This final having everything all previous eight meetings have had between the pairs – apart from the tense tie-break, which has featured in a number of their exchanges (not that we wanted you to take us to that Gordon and Alfie – that three setter was about as much as our nerves could handle).
The first set was all about the duo from France and they got off to the best start, dominating and dictating play and taking it in flash 6-1.
And then came the second set, the set that more often than not sees Hewett and Reid go behind even more, before they eventually go on a run and claim it to force a decider.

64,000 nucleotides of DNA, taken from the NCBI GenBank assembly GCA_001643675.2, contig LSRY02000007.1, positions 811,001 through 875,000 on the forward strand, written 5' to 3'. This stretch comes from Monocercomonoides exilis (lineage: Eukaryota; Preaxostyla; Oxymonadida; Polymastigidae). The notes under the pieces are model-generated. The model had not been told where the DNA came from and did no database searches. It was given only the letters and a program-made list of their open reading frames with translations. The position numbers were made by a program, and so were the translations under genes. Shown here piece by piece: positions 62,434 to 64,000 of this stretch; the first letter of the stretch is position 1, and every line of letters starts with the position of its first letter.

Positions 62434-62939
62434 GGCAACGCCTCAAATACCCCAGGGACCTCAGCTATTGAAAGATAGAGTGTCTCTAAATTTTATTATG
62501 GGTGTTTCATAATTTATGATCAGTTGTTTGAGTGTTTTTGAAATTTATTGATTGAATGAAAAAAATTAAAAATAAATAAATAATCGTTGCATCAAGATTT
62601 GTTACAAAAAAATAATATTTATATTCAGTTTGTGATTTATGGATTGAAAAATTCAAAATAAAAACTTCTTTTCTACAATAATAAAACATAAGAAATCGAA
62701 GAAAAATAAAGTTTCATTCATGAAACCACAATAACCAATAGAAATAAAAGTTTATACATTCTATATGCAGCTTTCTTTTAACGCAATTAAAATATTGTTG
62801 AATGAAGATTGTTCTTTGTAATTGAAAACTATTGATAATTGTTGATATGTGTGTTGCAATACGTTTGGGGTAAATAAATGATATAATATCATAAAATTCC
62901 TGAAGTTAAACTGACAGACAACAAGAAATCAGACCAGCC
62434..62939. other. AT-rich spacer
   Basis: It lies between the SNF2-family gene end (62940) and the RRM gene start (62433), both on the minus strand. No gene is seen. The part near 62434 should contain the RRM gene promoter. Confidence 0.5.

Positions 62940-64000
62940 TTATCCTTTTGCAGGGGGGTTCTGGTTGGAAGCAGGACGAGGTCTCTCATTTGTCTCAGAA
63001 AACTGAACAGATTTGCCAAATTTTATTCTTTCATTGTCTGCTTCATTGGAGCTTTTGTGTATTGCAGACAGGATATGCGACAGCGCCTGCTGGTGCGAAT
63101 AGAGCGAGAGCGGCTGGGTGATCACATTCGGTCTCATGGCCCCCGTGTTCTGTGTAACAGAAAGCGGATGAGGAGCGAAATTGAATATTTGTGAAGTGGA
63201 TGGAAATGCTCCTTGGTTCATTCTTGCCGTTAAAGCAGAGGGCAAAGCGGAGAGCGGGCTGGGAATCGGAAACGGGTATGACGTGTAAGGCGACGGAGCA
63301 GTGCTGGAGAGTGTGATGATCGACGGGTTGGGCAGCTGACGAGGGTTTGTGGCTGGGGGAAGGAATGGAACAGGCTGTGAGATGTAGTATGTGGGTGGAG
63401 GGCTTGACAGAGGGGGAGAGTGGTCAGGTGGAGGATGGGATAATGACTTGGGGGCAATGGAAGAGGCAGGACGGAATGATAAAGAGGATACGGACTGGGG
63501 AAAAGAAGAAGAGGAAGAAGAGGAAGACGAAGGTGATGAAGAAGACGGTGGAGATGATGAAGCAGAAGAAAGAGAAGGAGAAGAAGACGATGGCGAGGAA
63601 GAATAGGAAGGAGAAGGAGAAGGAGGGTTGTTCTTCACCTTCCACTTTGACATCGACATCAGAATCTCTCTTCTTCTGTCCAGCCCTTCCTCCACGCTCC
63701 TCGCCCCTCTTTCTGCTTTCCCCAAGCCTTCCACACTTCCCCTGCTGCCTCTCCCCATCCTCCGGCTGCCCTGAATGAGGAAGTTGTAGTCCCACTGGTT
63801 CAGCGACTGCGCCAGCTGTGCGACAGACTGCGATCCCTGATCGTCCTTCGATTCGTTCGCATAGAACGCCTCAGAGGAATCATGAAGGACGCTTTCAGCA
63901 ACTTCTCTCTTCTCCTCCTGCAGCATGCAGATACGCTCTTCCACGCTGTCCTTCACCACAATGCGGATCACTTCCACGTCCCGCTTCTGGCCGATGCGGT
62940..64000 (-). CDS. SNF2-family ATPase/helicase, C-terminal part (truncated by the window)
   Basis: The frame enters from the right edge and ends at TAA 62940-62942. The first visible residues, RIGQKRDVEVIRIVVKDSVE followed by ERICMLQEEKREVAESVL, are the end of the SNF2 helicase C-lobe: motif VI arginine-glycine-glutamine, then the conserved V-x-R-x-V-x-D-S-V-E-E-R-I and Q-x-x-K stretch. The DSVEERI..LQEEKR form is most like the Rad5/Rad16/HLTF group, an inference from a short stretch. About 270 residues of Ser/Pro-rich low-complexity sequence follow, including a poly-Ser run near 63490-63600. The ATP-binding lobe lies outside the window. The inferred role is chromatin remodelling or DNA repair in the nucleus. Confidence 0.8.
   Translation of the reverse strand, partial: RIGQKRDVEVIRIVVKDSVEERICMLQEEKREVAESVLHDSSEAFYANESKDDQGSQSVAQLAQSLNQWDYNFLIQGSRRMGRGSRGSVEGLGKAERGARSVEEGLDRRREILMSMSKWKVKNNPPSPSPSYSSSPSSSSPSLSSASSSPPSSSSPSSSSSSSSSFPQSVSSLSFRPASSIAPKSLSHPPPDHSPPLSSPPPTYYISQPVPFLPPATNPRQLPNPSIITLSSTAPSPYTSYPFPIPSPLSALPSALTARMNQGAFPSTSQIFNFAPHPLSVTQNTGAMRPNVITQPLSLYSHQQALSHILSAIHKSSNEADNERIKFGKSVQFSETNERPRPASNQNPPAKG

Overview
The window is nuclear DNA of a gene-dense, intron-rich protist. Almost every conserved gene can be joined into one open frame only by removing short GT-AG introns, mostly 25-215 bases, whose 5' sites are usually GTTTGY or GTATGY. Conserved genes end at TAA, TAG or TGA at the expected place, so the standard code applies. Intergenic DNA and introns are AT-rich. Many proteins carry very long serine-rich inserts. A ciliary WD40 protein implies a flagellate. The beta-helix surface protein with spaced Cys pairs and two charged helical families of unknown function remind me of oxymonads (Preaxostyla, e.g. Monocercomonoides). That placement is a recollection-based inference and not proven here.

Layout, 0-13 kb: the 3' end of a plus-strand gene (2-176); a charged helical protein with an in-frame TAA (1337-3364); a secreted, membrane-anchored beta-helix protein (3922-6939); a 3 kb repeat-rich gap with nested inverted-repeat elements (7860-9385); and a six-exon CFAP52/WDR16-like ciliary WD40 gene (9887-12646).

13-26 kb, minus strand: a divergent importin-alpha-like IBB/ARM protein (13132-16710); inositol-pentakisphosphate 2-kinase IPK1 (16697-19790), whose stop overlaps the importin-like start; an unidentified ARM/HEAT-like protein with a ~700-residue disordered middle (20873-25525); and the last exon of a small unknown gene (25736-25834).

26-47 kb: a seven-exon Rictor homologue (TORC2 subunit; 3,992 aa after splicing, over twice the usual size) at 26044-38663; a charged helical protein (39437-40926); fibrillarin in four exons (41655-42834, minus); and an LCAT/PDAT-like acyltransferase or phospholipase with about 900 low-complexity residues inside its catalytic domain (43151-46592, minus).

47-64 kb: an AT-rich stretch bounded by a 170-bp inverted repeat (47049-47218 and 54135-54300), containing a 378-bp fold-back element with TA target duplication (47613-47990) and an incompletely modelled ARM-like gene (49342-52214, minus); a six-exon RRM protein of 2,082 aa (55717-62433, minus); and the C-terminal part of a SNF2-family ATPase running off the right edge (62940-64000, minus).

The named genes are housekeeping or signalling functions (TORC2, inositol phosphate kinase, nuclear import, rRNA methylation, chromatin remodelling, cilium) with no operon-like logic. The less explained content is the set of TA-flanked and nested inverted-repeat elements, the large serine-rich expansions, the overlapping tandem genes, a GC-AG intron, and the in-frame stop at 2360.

And today was no different – they went 2-0 down before they then took the next four games seeing them lead for the first time in the match – and after that point they were never behind for the remainder of it.
There were marked differences in the Reid and Hewett performance though in that second set which really helped them comeback, it didn’t just happen and you could see the hard work they were putting in.
Having been kept behind the baseline for much of that first set by Houdet and Peifer they decided to come forward and play attacking rather than defensive tennis – Reid in particular hitting some stunning shots at the net in the second and indeed the third set.
And Hewett’s first serve percentage increased hugely from the second set onwards, seeing him start to hold his service games, something which didn’t happen once in the first set.
We were then into a deciding set and this one was tight and could have gone either way at various points.